When the now-defunct Self Produced Theatre announced it was closing its doors with an unrealized production of an all-female production of Romeo & Juliet in the works, it took the spirit of collaboration to help bring the story to life
Players by the Sea partnered with Tyler Lewis, artistic director of Self Produced Theatre, Romeo & Juliet Director Amy Canning Love and Assistant Director Ashley Jones to create a space for this groundbreaking production. Romeo & Juliet will be staged Feb. 20-23 at Players by the Sea in Jacksonville Beach (www.playersbythesea.org).
“I knew the directors and the leads were passionate about the project, so I never had doubts that they were going to do everything possible to make it happen,” says Erin Barnes, who plays Lady Capulet. “Also, I like to think that our theatre and arts community here in Jacksonville is full of talented, hardworking, inspired people who, when it comes down to it, truly support and lift up one another. I was thrilled when Players by the Sea offered us a home, but not surprised. I’m so proud to be a part of a community that values its artists and takes care of them.”
In this all-female retelling of the classic tragedy Romeo & Juliet by William Shakespeare, young noble Romeo is heartbroken over a lost love. This sorrow is quickly forgotten upon meeting and falling for Juliet at a rival family’s party. The only problem arises when it is discovered that she is a member of that same rival court. The two teenagers defy their families and all odds in order to find love with one another through any means necessary.
“We keep the narrative as is, but change all pronouns, titles, and references to other people to the female pronouns and names. Therefore, we have a Prioress instead of a friar, Countess Paris, and the Princess who eventually banishes Romeo and chastises the feuding families,” says Barnes. “I was personally hoping for a male role – would love to play Mercutio! However, my part is Lady Capulet, Juliet’s mother.”
For Barnes, it’s special because she’s performing for the first time alongside her 10-year-old daughter, Clara. “My kids have taken classes, camps, and been to school with me since they were born, so we’re using to creating art and theatre together,” she says. “In this case, it’s so wonderful for me to have this experience with Clara in particular, because it feels empowering and important to do an all-female take on a classic theatrical masterwork. I love her coming to rehearsals with me, and I love watching her work and learn and create something that I get to be a part of, but not in charge of, for a change. Mostly, when I’ve worked with my own kids, I’ve been a director, a musician, or a teacher.”
The entire Barnes family is involved in community theatre – dad Matt starred as Mr. Mushnik in Players’ production of Little Shop of Horrors, Erin was recently seen in Bridges of Madison County and son Cason appeared with his mom in 5 & Dimes’ Falsettos last year. She’s also expecting a new baby with husband Matt, who is also a member of the local theatre community.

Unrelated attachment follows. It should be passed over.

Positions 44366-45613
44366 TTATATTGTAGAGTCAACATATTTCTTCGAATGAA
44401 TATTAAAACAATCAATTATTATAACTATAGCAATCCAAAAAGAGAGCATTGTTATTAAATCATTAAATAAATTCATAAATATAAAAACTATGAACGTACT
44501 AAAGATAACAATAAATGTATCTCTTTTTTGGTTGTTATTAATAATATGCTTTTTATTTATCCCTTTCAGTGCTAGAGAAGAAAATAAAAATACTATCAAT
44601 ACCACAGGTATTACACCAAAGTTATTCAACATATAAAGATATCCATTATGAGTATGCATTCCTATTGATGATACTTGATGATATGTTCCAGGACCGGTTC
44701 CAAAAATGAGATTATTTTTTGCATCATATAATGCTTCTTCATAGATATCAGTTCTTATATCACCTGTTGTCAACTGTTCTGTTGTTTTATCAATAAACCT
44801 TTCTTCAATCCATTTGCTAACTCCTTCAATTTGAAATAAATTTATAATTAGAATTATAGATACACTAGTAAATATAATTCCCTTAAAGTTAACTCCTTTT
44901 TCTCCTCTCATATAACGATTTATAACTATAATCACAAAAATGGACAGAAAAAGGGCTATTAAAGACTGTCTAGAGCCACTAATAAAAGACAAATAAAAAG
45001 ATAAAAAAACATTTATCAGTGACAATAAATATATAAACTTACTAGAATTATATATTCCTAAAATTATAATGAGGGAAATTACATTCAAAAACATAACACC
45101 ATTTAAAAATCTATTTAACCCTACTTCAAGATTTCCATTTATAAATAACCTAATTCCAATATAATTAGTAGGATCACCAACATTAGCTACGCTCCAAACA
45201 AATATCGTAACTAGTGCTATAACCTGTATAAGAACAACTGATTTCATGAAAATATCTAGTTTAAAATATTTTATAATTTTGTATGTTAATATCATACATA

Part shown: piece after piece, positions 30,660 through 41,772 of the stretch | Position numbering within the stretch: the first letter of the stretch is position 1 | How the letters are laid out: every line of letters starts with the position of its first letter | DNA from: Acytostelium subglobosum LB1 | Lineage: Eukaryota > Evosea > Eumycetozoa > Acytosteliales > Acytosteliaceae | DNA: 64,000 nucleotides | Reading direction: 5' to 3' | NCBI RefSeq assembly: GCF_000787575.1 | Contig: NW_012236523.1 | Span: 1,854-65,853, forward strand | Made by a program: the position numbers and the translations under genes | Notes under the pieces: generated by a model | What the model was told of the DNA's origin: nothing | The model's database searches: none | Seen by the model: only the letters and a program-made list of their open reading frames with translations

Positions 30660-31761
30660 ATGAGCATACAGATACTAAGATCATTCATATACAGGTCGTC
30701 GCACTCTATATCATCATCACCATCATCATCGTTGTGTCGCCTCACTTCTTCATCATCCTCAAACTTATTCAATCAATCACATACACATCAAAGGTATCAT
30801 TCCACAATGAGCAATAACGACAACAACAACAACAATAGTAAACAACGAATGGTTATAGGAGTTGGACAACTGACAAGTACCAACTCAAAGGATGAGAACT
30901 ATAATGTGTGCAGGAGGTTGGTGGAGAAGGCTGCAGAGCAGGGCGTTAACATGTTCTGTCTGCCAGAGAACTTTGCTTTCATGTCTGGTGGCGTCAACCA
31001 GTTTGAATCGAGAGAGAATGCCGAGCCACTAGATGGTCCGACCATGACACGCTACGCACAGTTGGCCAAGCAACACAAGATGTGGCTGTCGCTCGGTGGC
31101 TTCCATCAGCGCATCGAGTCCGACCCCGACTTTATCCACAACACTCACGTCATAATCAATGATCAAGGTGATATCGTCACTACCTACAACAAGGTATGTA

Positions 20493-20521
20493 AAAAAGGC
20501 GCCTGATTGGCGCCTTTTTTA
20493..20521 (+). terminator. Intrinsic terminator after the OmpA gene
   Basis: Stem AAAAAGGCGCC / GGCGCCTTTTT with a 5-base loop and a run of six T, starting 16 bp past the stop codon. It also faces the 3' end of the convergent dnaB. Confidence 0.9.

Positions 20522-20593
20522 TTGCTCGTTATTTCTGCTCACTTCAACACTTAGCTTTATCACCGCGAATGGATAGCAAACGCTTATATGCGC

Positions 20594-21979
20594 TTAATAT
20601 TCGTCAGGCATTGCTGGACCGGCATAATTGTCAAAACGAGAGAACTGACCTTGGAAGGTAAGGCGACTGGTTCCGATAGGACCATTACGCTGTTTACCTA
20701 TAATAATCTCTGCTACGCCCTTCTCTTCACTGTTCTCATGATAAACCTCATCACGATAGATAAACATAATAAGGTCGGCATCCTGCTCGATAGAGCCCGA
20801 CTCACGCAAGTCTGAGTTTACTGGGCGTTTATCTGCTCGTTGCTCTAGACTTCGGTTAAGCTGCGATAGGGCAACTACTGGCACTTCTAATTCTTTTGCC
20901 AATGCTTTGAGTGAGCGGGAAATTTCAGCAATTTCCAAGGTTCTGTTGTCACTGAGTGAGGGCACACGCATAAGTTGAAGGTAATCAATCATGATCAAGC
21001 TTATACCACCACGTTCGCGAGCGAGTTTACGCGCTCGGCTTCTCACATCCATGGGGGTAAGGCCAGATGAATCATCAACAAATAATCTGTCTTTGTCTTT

“Mostly with the kids I’ve done camp shows and school shows. When they were little, they would tag along with us to the theatre for our shows. My oldest did Cinderella and Oliver! with me in Orange Park, and then the first show we did together as a family was Joseph and the Amazing Technicolor Dreamcoat at the Northeast Florida Conservatory in 2016,” says Barnes, “This is my first one on one with Clara and we’re loving it! My favorite part of this show is just that we are castmates. We run lines, we talk about our props and costumes, we gossip on the way to and from rehearsals. It’s a treat.”
Clara, who plays Balthasar, is excited to be working with her mom and a cast that includes so many talented women. “I thought it would be cool to do an all-girl play. I’m playing Balthasar, who was a boy in the original script. He’s Romeo’s servant and friend. I didn’t really care if I was a boy or girl. I am just trying to memorize the lines,” she says.
“My mom has kind of a big part, so I like to watch her work really hard and we practice lines together. Since we have to do so much work, we get to spend lots of time together. She’s taught me to memorize my lines,” she says. “It’s kinda cool. I’ve worked with her for many years, so it’s not, like, surprising anymore, but it’s fun to be with her and all the other girls too.”
While she was familiar with the story’s basic plot points, mastering the Shakespearean language has been an exciting challenge for Clara. “I never read the book or anything, but I knew that Romeo and Juliet both die, and that it was because of poison or something. My favorite scene is the last one, after they die, when everyone is standing around sad and it’s kind of my character’s fault,” she says. “The language is really hard – trying to memorize my lines I actually have to figure out what I’m saying first!”
But ones of the best parts of playing Balthasar? Clara is learning to wield her character’s mighty sword. “I was not nervous! I’m really happy that get to use them. They’re pretty cool. One of the girls in the cast does sword stuff professionally, so she’s teaching us all about them,” she says. “I have a belt and like a big dagger that I get to carry. The swords are as tall as me and kinda fancy so I can’t really carry them in my belt.”
Barnes is hopeful that audiences will experience a “fresh perspective feeling that they’ve seen a completely different and worthwhile twist on a well-known and beloved story. I hope we surprise a few people!” Says Clara, “I hope they take away that all genders can do any kind of play they want to.”